You Are Getting Sleepy: The Art of Hypnosis

(Editor’s note: This article is from a past issue of Brain World magazine. If you enjoy this article, please support us with a print or digital subscription!)

How Does Hypnosis Work?

According to the gate-control theory in neurology, when two impulses are given to a nerve at the same time, the nerve transmission or brain perception is diminished because the fibers can’t send each message clearly. An example is when a dentist gives someone an injection and at the same time shakes the cheek or lip. The nerve fibers have to transmit the feeling of vibration or shaking at the same time as the feeling of the injection, which, in a sense, distracts some of the transmission of pain.

Hypnosis is a similar process. In deep concentration, the filtering portion of the cerebrum’s frontal lobe is distracted and diverted to allow the hypnotist (or sometimes self-hypnotist) to address the deeper areas of the brain without being blocked. Usually this requires that the subject trusts the hypnotist. At this stage, frequently either some hidden information can be elicited or some behavioral changes can be implanted by inserting suggestions, which — not being filtered or blocked—can actually become and be considered as part of one’s internal makeup.

Most people in the field think that all hypnosis is self-hypnosis. This means that someone can only be hypnotized if they want to be hypnotized. This is probably true most of the time. Hypnosis is done is by making the subject concentrate with their conscious mind on a thought or an object, using their full powers of concentration. One method of hypnotic induction is to have the subject sit comfortably, close their eyes and imagine they are in a beach or country scene. By slowly increasing the images at the beach scene and following their breathing pattern, sometimes accompanied by suggestions of progressive states of relaxation, their conscious mind becomes occupied, leaving an opening to talk to the subconscious.

Any number of inductions work, with the same process of tying up the conscious with a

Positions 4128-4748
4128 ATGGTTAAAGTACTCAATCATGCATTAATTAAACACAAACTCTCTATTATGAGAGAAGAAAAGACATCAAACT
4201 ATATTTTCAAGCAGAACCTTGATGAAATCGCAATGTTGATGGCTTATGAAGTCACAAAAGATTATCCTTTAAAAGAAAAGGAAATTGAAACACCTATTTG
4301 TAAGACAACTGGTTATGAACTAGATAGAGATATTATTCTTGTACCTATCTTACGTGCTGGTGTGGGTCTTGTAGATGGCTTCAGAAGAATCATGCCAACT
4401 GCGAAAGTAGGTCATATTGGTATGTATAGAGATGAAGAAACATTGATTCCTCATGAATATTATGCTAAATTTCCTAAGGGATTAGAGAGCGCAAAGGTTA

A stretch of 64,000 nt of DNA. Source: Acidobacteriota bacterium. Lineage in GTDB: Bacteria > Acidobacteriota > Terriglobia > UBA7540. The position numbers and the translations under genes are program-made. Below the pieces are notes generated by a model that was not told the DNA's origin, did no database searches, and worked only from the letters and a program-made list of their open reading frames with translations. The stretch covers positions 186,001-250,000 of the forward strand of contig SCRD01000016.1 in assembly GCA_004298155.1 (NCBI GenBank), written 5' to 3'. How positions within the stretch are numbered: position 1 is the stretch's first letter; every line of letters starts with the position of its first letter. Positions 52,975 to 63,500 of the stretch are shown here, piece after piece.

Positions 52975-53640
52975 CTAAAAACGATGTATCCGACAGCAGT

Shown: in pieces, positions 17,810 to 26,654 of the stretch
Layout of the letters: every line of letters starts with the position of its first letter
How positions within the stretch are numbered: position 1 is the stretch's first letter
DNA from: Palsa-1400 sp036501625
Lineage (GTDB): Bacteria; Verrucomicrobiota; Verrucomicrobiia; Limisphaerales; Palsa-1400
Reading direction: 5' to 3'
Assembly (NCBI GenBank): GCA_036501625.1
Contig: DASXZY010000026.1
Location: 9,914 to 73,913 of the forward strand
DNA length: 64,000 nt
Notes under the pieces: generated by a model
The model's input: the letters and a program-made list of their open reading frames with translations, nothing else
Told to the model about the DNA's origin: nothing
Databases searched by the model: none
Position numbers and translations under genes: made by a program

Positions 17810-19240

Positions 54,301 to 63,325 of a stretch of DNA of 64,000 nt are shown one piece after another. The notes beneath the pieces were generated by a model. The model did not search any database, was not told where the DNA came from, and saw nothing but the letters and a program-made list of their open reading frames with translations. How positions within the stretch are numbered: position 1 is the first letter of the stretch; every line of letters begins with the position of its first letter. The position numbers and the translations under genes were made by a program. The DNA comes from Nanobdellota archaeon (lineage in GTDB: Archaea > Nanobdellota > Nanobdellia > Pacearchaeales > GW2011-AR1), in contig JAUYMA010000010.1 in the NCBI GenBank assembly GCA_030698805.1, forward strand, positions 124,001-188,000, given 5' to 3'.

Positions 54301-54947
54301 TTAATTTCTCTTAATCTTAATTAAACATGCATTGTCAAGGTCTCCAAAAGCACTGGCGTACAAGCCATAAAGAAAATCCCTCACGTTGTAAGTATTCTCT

task requiring full concentration. Sometimes distraction is used, either visual (e.g., spinning colors) or verbal (something like a riddle or play on words). In all of these cases, the most critical capacity for successful hypnosis is trust. If the person being hypnotized does not trust the hypnotist, the guarding mechanism will not be dropped and hypnosis will not occur. Therefore, going along with this is the desire to be hypnotized. Under these circumstances, self-hypnosis is obviously usually successful.

Once one has reached this deep state of concentration, hypnotic suggestions are possible. For example, to get someone to stop smoking, you can remind their subconscious of all the negative things about smoking that it tries to keep away from the conscious, such as cigarettes causing bad breath, making clothing smell, killing your lungs and heart, etc.

Sometimes you can help mask or alleviate pain, if doing so would not cause damage that the deeper recesses of the subconscious would not allow. The deeper parts guarding the person would not allow someone to shoot someone or rob a bank or even just shame themselves, such as disrobing in public.

Positive suggestions are more likely to be accepted. Hidden memories are usually available to be expressed. Sometimes a hypnotist can reach deep anxieties and be able to deal with them under a safe and trusting situation. Sometimes, posthypnotic suggestions can be given for the subject to act upon after coming out of a hypnotic state. If they are minor or non-threatening, they may be followed as if the subject desires it.

Remember the story of surgery subjects rubbing their ears? They were under anesthesia and
the conscious blocking was not working, so the instruction to rub their ears was placed in the subconscious, and when they were questioned, they rubbed their ears. Being part of their subconscious, their own mind told them to do it. The interesting part was that they had to come up with a rational reason of why they were doing it. Because it itches, not because someone told me to do it, in which case they wouldn’t do it.

There are some stage hypnotists who usually pick out people who are extroverts or who like to act out. You may see one or more of them test the person by asking them to fall backwards until the hypnotist catches them. This is a method of testing their trust — he will pick out those who can concentrate on him and tune out a large audience, which makes them good and quick hypnotic subjects.

Waking hypnosis basically requires the same distraction or concentration while you try to talk to the subconscious. This is frequently done with biofeedback, where the person is asked to concentrate on changing an internal bodily function, such as slowing the heartbeat or lowering the blood pressure, thus speaking to the subconscious and actually having an affect on something usually unreachable.

Some thoughts bypass the conscious and go directly to the unconscious through strong emotional impact. Most people remember exactly where they were when John F. Kennedy was shot or when the World Trade Center was attacked. Sometimes a trauma will be seared into the subconscious, leaving a permanent scar that can only be reached by reaching into the subconscious. Hypnosis is a great help.

(Editor’s note: This article is from a past issue of Brain World magazine. If you enjoy this article, please support us with a print or digital subscription!)

1 Comment

  1. I’ve often wondered whether a person can be made to act against his or her conscience while under hypnosis. Would it be a safe assumption this is not the case – based on “You Are Getting Sleeepy
    – The Art of Hypnosis”?

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